Rubicon Project IPO keeps the LA exit train rolling
The LA Tech exit train continues to roll through 2014 as digital ad automation firm Rubicon Project had a successful IPO yesterday, raising $81.3 million in new capital (shareholders also sold $29 million worth of shares) as its stock traded up nearly 34 percent on opening day to reach a $20.04 per share and a market cap of more than $670 million. The stock is up another 5 percent in early trading today.
Rubicon’s IPO marks the third exit of a half-billion dollars or more for the region in the last two weeks, following the sales of Irvine-based Oculus VR to Facebook for $2 billion and Disney’s purchase of Maker Studios, which was based in Culver City, for as much as $950 million. This year also saw LegalZoom sell a majority stake to Europe’s Permira at a $425 million valuation and EdgeCast acquired by Verizon in a $390 million deal.
Unlike the preceding deals, Rubicon remains an independent company and thus has the prospect of continuing its growth trajectory as a tentpole company for the LA tech ecosystem. Like Maker, Rubicon was backed in large part by local venture capitalists – Clearstone Venture Partners owns 24 percent of the company – making it a win across the ecosystem.
The exit also reinforces LA’s standing as one of the world’s leading ad-tech markets, a crown for which it vies, atypically, with New York rather than Silicon Valley. The current generation of ad-tech giants includes cross-town rival OpenX and follows wins in the prior decade that included Overture – the original paid search advertising company acquired by Yahoo for $1.4 billion – and Applied Semantic – acquired by Google for $102 million as the underpinnings of its pagerank and semantic search platforms.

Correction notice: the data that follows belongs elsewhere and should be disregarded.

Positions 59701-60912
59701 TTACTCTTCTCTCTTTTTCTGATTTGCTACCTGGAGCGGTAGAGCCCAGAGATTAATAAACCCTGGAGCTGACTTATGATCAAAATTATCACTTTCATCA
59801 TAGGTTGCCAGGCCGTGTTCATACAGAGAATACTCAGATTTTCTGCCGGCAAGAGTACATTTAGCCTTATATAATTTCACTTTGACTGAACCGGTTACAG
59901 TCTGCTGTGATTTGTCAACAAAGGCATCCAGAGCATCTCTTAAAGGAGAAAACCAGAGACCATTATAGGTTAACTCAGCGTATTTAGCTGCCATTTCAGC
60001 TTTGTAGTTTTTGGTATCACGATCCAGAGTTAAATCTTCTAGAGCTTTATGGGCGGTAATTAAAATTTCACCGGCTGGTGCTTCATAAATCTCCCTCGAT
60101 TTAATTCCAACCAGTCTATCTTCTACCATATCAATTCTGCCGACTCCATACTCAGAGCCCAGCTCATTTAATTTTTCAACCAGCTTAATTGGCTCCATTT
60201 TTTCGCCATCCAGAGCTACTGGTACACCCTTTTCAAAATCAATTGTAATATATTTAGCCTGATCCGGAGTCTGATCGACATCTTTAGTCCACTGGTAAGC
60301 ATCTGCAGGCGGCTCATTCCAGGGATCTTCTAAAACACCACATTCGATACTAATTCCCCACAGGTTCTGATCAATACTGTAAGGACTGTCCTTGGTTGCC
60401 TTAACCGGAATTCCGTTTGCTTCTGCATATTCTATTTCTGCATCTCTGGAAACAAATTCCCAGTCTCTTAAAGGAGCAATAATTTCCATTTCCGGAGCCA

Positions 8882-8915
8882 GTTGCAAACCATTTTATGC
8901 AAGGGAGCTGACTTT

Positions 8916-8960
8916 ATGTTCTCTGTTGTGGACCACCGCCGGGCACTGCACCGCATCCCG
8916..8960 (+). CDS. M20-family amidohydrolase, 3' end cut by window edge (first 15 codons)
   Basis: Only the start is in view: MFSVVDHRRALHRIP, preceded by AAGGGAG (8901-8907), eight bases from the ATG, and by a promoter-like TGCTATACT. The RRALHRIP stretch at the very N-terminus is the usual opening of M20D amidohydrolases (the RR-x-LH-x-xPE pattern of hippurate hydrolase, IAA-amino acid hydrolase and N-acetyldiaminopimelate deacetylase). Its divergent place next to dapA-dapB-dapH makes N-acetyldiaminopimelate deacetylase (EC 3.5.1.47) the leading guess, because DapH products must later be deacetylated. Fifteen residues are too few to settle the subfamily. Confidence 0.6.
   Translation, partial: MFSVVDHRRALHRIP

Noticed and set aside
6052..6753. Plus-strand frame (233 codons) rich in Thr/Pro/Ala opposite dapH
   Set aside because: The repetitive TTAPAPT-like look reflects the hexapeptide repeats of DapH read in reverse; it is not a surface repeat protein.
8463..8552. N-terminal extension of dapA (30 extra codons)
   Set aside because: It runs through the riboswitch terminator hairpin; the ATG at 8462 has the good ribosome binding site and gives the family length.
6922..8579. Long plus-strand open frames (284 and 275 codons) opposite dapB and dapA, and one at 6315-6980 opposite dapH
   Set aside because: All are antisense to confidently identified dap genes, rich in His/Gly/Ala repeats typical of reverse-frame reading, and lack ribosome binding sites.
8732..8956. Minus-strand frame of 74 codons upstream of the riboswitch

The question that many observers will ask now is, can LA keep the momentum going? Taken literally, meaning will the region continue to produce half-billion dollar winners weekly, of course not. But the greater LA tech space has a number of companies operating at meaningful scale and seemingly poised for exits in the near- to mid-term (say within 24 months), be they by IPO or M&A. The short list would include: Facebook acquisition target Snapchat, automotive price comparisons platform TrueCar, Intelligent Beauty-owned ecommerce giants JustFab and Sensa, RTB advertising platform OpenX, badass womens’ fashion etailer Nasty Gal, YouTube monetization platform ZEFR, and Jessica Alba and Brian Lee’s eco-friendly household products etailer The Honest Company, among others.
The knock on LA of late has been that its companies build early momentum but often fail to cross the finish line. But Q1 of 2014 should go a long way toward dispelling those, largely misguided conclusions. Sure, as I’ve reported exhaustively in the past, a few high profile companies have gone belly up or fallen from their once lofty perch. But that’s natural in the high-risk startup game. Only in an up-and-coming market like LA, where naysayers are looking for “I told you so” proof do these events even register on the richter scale.
The current iteration of the LA Tech ecosystem is really only about five to seven years old, after the region experienced a lull following the dot-com bust. In that way, it’s only natural that the winners start to pop at this stage. The coming years will certainly feature more busts than winners, but that’s par for the course. Those who want this or any other market to be "the next Silicon Valley" are wasting their time. LA is building its own identity and its own success story.
Predicting the future in this game is a fool’s errand, but given the evidence, it’s not hard to argue that LA Tech is in a better position today than at any point in recent memory.
[Image via lovine, flickr]